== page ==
Skip to main content

At the moment, we find ourselves at a unique place and time as it relates to COVID-19. This is also a unique time in how to communicate with patients.

Being over a month into the pandemic at this point here in the United States, there isn’t much to be said about the Coronavirus that hasn’t already been stated.

However, from the perspective of most patients, the future is about as clear as mud. And this is an opportunity for you as their doctor to step in and provide helpful guidance. Not necessarily about COVID-19, but how it impacts them now and will going forward.

Set Expectations About The Present

We know that people are searching online with questions about even being able to get in to see or scheduling an appointment with their doctor.

In the way of addressing their questions and adding value, it’s helpful to think through some of the questions you’ve already been asked, or are even asking yourself:

  • Are you currently seeing patients? And if so, in what capacity?
  • What do the federal and state guidelines say about your ability to see/treat patients now?
  • What is an urgent appointment?
  • What is non-urgent?
  • Can appointments be scheduled for the future currently?

There are many more depending on your specialty, but that’s a helpful place to start.

Also, include what to do and where to go in the event of a more urgent need.

Set Expectations About The Future

Most specialties, as you know, have reduced office visits, elective surgeries, etc… Yet there comes the point when these will all need to be rescheduled. Patients understandable have a lot of questions surrounding this.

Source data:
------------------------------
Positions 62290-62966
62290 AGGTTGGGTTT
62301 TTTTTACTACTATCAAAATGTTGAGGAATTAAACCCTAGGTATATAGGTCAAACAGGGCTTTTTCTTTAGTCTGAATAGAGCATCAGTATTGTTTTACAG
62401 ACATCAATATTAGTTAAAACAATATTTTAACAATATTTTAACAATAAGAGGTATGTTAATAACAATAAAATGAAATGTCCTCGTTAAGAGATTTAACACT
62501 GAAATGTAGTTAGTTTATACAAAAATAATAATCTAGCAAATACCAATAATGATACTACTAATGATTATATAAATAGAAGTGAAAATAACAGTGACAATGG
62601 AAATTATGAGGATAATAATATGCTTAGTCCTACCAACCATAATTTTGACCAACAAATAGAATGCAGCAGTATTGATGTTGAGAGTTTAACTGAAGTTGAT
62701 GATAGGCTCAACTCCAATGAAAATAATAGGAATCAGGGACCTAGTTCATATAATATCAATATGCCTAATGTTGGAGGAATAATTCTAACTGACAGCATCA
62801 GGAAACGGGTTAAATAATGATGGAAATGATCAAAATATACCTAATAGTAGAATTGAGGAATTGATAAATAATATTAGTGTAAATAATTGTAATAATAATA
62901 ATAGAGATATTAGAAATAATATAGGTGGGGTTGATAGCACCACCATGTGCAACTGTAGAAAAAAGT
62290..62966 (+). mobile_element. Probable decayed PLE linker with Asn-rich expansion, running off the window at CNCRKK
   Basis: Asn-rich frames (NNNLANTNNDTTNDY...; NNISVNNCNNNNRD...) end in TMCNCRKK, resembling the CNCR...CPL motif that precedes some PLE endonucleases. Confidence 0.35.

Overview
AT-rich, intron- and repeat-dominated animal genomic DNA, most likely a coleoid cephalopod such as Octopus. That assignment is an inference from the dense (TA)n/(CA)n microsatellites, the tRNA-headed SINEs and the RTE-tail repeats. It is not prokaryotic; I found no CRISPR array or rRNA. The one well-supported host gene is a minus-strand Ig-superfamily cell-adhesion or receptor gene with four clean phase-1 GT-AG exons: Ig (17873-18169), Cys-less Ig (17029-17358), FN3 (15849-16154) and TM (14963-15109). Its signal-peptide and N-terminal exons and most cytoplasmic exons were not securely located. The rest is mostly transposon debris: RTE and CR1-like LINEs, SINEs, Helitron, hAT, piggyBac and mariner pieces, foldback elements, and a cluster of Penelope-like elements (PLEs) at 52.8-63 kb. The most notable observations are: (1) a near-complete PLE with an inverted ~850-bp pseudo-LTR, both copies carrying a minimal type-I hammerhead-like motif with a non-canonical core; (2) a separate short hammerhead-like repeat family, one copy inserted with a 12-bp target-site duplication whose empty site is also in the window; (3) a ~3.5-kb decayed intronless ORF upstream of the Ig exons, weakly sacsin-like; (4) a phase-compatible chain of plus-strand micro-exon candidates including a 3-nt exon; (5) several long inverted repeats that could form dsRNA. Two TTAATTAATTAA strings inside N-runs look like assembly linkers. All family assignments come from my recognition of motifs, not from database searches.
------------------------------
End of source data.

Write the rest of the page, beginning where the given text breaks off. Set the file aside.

• How will missed visits/surgeries be made up?
  • Will patients be prioritized when things open up, and if so, what are the criteria?
  • When can new patients schedule appointments?

You might not have all the answers yourself at this point, but providing some guidance to your patients based upon what you do know can go a long way.

If you perform surgery, this is another critical topic to address, as most elective surgeries have been postponed. What can or should they expect in the coming weeks and months?

Even addressing what is considered “elective” surgery would be beneficial. Most people tend to think the operation they need is not elective, even if by definition it is.

Present An Optimistic Viewpoint

For most people at this point, there is still a high level of fear and doubt about the future. The news media is doing a great job of putting folks in that state already, and they don’t need it from anyone else.

This too shall pass, and what most patients want to know is that at some point, they will be taken care of and get their medical needs met.

By reassuring folks of this, you can build their confidence and trust.

Ask For Patience And Understanding

The truth is, these are unprecedented times, and you’re navigating through it just like anyone else. Most people understand and are sympathetic to this, but this can serve to be a good reminder.

At this point, we don’t know how much longer things will be mostly shut down. But the truth is that the need for patience and understanding when things open up will be just as great, if not greater than it is today.


At the risk of sounding opportunistic, let me encourage you to see this COVID-19 crisis as an opportunity to differentiate yourself from the other healthcare professionals in your competing market.

One of the best ways to do that is by being the one who is actively communicating with your current had potential new patients.